illustrations by Jim Blanchard, Scott Smith, Saggie Srown, Sim Soodring, Smell of Steve, Inc., Kathryn Rathke, Stefano Gaudiano, Karen Caldicott, & Eric Reynolds. POLICE reports involving a suicide have a drawing that displays the exact location and posture of the body at the moment of death. Homicides (the king of crimes) get numerous color photos covering every inch, spot, and speck related to the murder. But standard crimes (theft, vice, robbery, sex offenses, stalking) get only words--weak words, furthermore, composed by cops with very limited literary imaginations. True, a few good cops like Officer C. T. Davidson of the East Precinct and Officer Sylvester of the South Precinct produce reports that offer the reader a reasonable concept of the criminal and his or her crime. But for the most part, the SPD offers only rapidly written reports that reveal almost nothing.

Still, even if a report is four pages long and packed with facts and description, it will inevitably disappoint us, because what we want isn't a swamp of words struggling to capture the elusive essence of the suspect, but an image.

Why do we have this need to actually see the criminal? Why aren't we satisfied with the written details of their evil deeds? I can only offer the reasons behind my own compulsive curiosity. As writer of Police Beat, I read at least 300 crime reports a week. These reports document crimes committed all over the city. You can imagine how strange and even unsettling my Seattle has become. I can't put a face on any of these damn criminals, so, like ghosts whose presence is perpetuated by an unresolved earthly matter, they exert an evil influence over the scenes of their past crimes. I'll walk into the lobby of a building and suddenly realize that this is the place where, just a few days before, a woman stabbed her indifferent lover; I'll sit down at a table and see through the restaurant window the corner where a desperate junkie bought some bad heroin. If I could put a face on these criminals, I believe I'd regain some control of the intimate spaces haunted by their vague and sinister forms.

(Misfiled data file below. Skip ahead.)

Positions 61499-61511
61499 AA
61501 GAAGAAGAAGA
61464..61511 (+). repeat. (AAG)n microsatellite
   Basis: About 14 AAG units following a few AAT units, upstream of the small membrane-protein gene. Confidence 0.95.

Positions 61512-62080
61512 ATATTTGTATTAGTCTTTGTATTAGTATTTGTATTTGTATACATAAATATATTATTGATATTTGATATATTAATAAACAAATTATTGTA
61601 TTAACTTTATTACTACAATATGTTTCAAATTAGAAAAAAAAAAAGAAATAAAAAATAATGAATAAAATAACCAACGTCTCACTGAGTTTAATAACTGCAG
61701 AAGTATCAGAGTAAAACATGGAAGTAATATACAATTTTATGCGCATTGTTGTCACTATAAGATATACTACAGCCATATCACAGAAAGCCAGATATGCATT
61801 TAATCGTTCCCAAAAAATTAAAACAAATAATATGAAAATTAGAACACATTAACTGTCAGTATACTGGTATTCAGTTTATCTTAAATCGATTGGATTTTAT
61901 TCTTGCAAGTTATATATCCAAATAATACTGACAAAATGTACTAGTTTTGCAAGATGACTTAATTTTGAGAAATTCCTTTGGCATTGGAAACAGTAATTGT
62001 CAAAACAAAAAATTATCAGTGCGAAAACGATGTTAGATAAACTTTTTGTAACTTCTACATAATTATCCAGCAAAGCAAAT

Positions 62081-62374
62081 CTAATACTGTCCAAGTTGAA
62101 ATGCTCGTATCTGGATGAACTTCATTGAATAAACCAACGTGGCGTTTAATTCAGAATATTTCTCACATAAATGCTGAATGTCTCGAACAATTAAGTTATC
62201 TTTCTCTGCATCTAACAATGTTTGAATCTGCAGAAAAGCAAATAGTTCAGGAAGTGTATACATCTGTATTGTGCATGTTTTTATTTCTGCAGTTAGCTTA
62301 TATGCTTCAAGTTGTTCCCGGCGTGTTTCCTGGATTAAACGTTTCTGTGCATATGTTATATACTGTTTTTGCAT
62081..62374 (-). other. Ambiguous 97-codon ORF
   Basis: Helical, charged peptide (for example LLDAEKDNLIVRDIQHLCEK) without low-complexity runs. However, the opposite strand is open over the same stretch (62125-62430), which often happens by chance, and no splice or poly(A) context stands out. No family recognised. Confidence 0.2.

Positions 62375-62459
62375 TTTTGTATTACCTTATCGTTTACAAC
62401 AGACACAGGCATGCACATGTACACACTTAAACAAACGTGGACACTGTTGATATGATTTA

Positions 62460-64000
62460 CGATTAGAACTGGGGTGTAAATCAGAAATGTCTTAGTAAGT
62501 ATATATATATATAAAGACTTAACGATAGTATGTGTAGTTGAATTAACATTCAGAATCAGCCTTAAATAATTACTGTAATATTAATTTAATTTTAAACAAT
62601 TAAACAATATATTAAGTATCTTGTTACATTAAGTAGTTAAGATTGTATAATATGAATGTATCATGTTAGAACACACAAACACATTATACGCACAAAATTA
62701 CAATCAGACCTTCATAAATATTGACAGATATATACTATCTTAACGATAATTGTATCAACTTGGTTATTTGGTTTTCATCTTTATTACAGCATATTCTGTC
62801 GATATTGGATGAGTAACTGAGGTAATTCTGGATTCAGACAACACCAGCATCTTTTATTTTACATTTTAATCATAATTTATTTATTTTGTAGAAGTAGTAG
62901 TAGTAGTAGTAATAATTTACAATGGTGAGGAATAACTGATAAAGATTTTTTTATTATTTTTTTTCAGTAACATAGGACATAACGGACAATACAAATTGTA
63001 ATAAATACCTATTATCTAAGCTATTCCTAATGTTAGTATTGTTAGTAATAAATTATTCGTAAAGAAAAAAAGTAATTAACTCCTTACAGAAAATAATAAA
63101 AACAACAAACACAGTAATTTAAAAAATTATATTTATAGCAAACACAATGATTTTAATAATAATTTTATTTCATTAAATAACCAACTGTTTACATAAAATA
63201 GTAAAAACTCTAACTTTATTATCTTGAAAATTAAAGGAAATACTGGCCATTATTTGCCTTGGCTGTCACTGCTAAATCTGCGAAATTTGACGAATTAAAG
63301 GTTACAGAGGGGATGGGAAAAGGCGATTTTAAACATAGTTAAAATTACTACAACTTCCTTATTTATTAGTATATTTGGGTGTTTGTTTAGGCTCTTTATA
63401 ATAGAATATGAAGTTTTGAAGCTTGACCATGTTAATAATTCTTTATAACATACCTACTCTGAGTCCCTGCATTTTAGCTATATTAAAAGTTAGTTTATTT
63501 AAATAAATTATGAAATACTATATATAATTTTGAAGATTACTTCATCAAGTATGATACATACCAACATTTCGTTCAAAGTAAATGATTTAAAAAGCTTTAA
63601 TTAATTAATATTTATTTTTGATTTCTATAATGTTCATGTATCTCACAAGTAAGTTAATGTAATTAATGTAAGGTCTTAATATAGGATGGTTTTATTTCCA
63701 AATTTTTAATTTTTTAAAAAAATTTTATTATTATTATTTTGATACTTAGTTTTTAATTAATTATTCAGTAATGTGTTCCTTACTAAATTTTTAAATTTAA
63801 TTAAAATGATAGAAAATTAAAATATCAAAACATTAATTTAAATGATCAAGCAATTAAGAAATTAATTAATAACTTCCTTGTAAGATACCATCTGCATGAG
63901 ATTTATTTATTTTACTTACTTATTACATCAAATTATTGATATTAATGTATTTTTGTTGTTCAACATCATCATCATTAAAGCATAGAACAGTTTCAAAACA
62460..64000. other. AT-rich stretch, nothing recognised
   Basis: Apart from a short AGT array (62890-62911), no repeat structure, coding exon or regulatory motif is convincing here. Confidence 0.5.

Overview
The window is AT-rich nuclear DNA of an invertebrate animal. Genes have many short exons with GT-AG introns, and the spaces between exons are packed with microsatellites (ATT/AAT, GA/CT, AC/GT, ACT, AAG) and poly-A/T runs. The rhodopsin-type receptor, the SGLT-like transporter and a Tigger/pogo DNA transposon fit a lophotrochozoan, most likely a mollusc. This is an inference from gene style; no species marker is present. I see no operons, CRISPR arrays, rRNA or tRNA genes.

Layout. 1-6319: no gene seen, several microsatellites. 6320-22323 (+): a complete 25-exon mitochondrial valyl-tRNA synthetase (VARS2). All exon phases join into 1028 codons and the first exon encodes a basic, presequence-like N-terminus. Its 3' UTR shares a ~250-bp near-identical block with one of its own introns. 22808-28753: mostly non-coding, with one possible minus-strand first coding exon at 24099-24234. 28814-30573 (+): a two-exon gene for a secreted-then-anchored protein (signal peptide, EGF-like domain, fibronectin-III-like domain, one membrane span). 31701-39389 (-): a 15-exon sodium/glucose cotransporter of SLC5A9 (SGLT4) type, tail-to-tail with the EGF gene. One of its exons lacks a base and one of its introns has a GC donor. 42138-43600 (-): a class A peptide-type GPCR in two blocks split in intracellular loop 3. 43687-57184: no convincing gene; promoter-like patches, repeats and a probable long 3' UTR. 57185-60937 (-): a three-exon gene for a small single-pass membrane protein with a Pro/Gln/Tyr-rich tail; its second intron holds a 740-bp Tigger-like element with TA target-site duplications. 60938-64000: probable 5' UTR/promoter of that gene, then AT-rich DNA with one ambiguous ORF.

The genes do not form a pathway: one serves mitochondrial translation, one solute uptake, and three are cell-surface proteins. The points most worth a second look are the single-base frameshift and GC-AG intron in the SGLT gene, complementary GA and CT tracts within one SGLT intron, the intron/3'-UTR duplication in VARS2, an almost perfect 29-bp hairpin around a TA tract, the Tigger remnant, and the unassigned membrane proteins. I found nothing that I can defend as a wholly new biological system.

As I will never see the real images of the countless criminals I read about every week, I have settled for the next best thing: to have nine artists interpret the police details of five offenders who currently obsess my dreams. Hopefully, these drawings will come close (ever so close) to the real images of the men and women who have broken the law in our city.


Capitol Hill/Sun Oct 15, 2000/6:59 am

This suspect was found in a restroom desperately clutching a "hunting style" rifle. The investigating officer speculated that the crime the suspect was about to commit was nothing less than the assassination of the president of the United States of America, Bill Clinton, who just happened to be only three miles away from the restroom. The police described the would-be assassin as a 49-year-old white male, just over five feet tall, weighing 180 pounds, with brown hair and hazel eyes. Witnesses who saw him walk into the restroom with his rifle say he wore a United Nations T-shirt, a tie-dyed hat, bell-bottom jeans, and a belt with a large buckle.


Sand Point/Fri Oct 13, 2000/4:45 pm

Because the cops redacted (blacked out) much of this report, I do not know the exact nature of this woman's crime. All I can determine is that someone (a patient, a child?) was attacked by a crazy nurse at a children's hospital. What the report does offer, however, is a detailed description of the nurse/offender: white, 53 years old, 5' 5" tall, 135 pounds, with blond hair, blue eyes, and a light skin tone. At the moment of committing her crime, she wore black pants, a cream sweater, a purple coat, and pink glasses; in one hand she held a mysterious hand-written note, and in the other, a multi-colored umbrella--the weapon of the crime.


Tukwila/Thurs Dec 28, 2000/1 pm

The suspect is black, 27 years old, 5' 7" in height, 155 pounds, with black hair, brown eyes, a medium skin tone, and a medium build. Under the police category "clothing, scars, marks, tattoos, peculiarities" are listed multiple tattoos: "a rose on arm, the Space Needle on chest." This still-at-large suspect is wanted by the Seattle Police Department for harassing his ex-girlfriend, who is so fearful of him (he once pointed a gun at her and threatened to pull the trigger) that she recently flew back to Mississippi "for good." The report also mentions that the suspect owns a cell phone.


Central District/Tue Nov 14 2000/ 9:25 pm

This suspect, who instigated a violent confrontation with another tenant in his building, is described as a black male, 56 years old, 6 feet tall, with brown eyes and a thin build. At the moment of his crime, he wore a black jacket with fur around the collar, tight black pants, a bluish, silk-like shirt, a striped tie, and an Afro hairstyle. Along with a 5-inch fixed blade knife, the suspect threatened the victim with a short metal pipe.


Green Lake/Fri Dec 8, 2000/2:20 am

This woman, the night bartender at a sleazy hotel in Green Lake, is also a gun dealer. If you need a tool, just say the word, and she'll hand it to you under the bar. The gun-dealing bartender is described as thin (115 pounds), with long brown hair and big brown eyes. At the moment of her crime, she was wearing a leather jacket, a black shirt, blue jeans, high heels, and a necklace with a silver cross on it.